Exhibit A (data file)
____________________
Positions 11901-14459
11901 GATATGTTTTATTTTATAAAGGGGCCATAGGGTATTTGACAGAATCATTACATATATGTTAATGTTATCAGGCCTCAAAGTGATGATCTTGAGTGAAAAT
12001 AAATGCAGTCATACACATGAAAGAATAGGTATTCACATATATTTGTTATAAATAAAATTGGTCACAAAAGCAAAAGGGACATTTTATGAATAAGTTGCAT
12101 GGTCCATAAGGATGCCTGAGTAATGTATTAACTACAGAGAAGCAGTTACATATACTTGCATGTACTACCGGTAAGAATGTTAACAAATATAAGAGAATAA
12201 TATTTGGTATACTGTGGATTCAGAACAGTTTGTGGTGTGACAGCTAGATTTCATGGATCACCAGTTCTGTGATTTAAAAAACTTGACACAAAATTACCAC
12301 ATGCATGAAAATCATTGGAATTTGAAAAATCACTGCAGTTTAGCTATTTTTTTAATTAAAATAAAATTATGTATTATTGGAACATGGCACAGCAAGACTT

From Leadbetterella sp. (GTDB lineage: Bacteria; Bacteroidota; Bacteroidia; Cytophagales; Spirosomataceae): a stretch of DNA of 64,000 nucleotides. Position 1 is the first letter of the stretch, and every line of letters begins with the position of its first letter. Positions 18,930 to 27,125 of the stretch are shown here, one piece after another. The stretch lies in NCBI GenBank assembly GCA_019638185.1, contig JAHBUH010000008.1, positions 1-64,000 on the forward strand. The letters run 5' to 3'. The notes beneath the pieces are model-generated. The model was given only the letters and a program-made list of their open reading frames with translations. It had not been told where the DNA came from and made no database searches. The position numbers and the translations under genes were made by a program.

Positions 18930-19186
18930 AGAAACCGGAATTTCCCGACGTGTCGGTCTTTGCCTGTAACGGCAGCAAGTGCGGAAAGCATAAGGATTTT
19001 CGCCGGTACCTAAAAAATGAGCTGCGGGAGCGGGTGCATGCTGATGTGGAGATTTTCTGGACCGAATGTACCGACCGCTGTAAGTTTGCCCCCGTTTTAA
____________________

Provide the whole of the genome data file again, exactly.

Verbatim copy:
Positions 11901-14459
11901 GATATGTTTTATTTTATAAAGGGGCCATAGGGTATTTGACAGAATCATTACATATATGTTAATGTTATCAGGCCTCAAAGTGATGATCTTGAGTGAAAAT
12001 AAATGCAGTCATACACATGAAAGAATAGGTATTCACATATATTTGTTATAAATAAAATTGGTCACAAAAGCAAAAGGGACATTTTATGAATAAGTTGCAT
12101 GGTCCATAAGGATGCCTGAGTAATGTATTAACTACAGAGAAGCAGTTACATATACTTGCATGTACTACCGGTAAGAATGTTAACAAATATAAGAGAATAA
12201 TATTTGGTATACTGTGGATTCAGAACAGTTTGTGGTGTGACAGCTAGATTTCATGGATCACCAGTTCTGTGATTTAAAAAACTTGACACAAAATTACCAC
12301 ATGCATGAAAATCATTGGAATTTGAAAAATCACTGCAGTTTAGCTATTTTTTTAATTAAAATAAAATTATGTATTATTGGAACATGGCACAGCAAGACTT

From Leadbetterella sp. (GTDB lineage: Bacteria; Bacteroidota; Bacteroidia; Cytophagales; Spirosomataceae): a stretch of DNA of 64,000 nucleotides. Position 1 is the first letter of the stretch, and every line of letters begins with the position of its first letter. Positions 18,930 to 27,125 of the stretch are shown here, one piece after another. The stretch lies in NCBI GenBank assembly GCA_019638185.1, contig JAHBUH010000008.1, positions 1-64,000 on the forward strand. The letters run 5' to 3'. The notes beneath the pieces are model-generated. The model was given only the letters and a program-made list of their open reading frames with translations. It had not been told where the DNA came from and made no database searches. The position numbers and the translations under genes were made by a program.

Positions 18930-19186
18930 AGAAACCGGAATTTCCCGACGTGTCGGTCTTTGCCTGTAACGGCAGCAAGTGCGGAAAGCATAAGGATTTT
19001 CGCCGGTACCTAAAAAATGAGCTGCGGGAGCGGGTGCATGCTGATGTGGAGATTTTCTGGACCGAATGTACCGACCGCTGTAAGTTTGCCCCCGTTTTAA